4. Heartbreaking… I am absolutely dreading putting my son in school b/c of this very reason… he is only 2 1/2 now, but unfortunately, I don’t see much changing in the next 2-3 years. I intentionally sent my kindergarten aged daughter to school with tattoos attached to her valentines, instead of candy, but many of the cards she received had candy from her classmates. The general public does not seem to empathize with FA children, and just do not “get it.” On a positive note, I made your chocolate pudding cake today for our family to have for V-day dessert tonight…. It was SO delicious, and my son was a chocolately, happy mess after having it!

  5. I’m so sorry to hear that John had to go through that. My son is also 10 and I know we have had our ups and downs this year with the food battle at school. But there is always those little battles won that make me smile. One such win happened yesterday at my son’s V-Day party. Two of the girls in his class went out of there way to make sure he had something safe. One bought the suckers that he keeps in the classroom and another gave him a lego guy instead of candy. He was so happy and I was so thankful. I don’t know these girls or their parents, so for them to make my son was safe and had a good time really means so much.
    People are slowly understanding at our school but like you said food is so ingrained in our culture that people really don’t know how to have fun without it. Things are changing because of people like you that are out there spending the word. Thank you.

  6. I’m so sorry. BTDT with my two kids. My daughter, in fifth grade, was made to stand outside the classroom in the hallway (there was a sub that day) when unsafe treats were served in the classroom. Then the sub forgot she was out there. How can adults working in child-related fields even have the tiniest feeling that excluding a child is okay?!?

    • Oh, my! How is this ok on any level? Being a sub is no excuse. It enrages me that your daughter was so obviously excluded and then forgotten about! Teachers (and school counterparts) need to put the children first, always! I’m so sorry your daughter had to experience that.

      • I’m appalled at that sub’s “judgment call”!!! To esteem the serving of such treats over a child’s feelings and inclusion is really poor judgment. I’m so sorry that happened! I really hope you address that incident with the proper staff. And “she was a sub” is not an excuse.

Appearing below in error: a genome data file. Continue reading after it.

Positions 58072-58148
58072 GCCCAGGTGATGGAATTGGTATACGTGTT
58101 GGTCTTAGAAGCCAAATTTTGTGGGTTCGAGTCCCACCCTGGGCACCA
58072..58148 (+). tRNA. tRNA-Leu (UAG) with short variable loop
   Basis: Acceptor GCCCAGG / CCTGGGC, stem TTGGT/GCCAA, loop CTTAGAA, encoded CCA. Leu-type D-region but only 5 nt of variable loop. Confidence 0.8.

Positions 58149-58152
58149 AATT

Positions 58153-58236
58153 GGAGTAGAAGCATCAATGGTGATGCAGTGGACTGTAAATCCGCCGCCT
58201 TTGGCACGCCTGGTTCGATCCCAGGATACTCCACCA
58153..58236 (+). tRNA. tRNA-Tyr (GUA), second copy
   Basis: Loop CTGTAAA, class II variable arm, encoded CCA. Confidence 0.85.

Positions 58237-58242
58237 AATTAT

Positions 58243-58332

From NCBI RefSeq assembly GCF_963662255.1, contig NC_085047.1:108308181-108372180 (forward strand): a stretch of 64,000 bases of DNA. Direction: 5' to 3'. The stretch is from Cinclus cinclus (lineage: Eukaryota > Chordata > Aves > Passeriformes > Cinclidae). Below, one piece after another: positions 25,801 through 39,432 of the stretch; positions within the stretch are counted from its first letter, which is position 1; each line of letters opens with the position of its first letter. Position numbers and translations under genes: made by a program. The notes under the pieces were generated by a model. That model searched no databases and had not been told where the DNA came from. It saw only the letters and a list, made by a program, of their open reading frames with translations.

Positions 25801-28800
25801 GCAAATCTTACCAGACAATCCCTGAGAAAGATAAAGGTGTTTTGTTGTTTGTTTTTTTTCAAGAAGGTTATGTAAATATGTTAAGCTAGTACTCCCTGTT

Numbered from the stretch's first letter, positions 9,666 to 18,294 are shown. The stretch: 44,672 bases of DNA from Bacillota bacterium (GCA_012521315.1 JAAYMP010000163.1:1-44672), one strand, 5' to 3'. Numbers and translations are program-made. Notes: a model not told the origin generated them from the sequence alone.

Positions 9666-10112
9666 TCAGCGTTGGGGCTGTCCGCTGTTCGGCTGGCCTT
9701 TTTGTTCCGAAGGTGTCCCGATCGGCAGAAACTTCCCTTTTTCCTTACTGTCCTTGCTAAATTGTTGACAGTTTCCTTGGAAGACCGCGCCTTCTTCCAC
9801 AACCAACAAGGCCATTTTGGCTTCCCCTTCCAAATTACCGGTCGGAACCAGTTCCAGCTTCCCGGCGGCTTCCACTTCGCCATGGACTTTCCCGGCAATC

7. Kelly,
    Your post and that email brought tears to my eyes. You are exactly right. And by sharing your experiences and reactions, you give us all hope and strength.
    With respect,

  8. So sorry Kelly. I understand. This is why we have made the decision to homeschool from here on out. My son has been in a prek program at a military facility (they have amazing protocols in place for allergies!) and yet – yesterday parents were allowed to bring in candy for valentines, and I found 4 pieces in his valentines bag that would have killed him. 4!! Thank goodness I have ingrained in him well enough not to eat or touch anything unless mommy has cleared it first, so the poor little guy waited all day for time to go home so I could look at his candy….I am so angry I can’t even see straight – and nobody cares. Oops sorry. Ugh.

  9. Hello Kelly, I’ve been reading your blog for quite a while now and first I want to say I admire you and I think what you are doing is BIG. From the other side of the planet (we live in Argentina) things are even more difficult since food allergies are barely known by people and food companies do not declare allergens in their labels. I have two daughters with dairy allergy, the older one is 4 1/2 and it has been very difficult since she stated kindergarten last year, dealing with the school but mostly with some irrational parents. I cannot even think about proposing food free celebratrions, they would think i’m crazy. But the do have a snack during the morning (in the classroom) and last year we agreed it would be dairy free, but they are rethinking this for these year, so now have a big fight to deal with.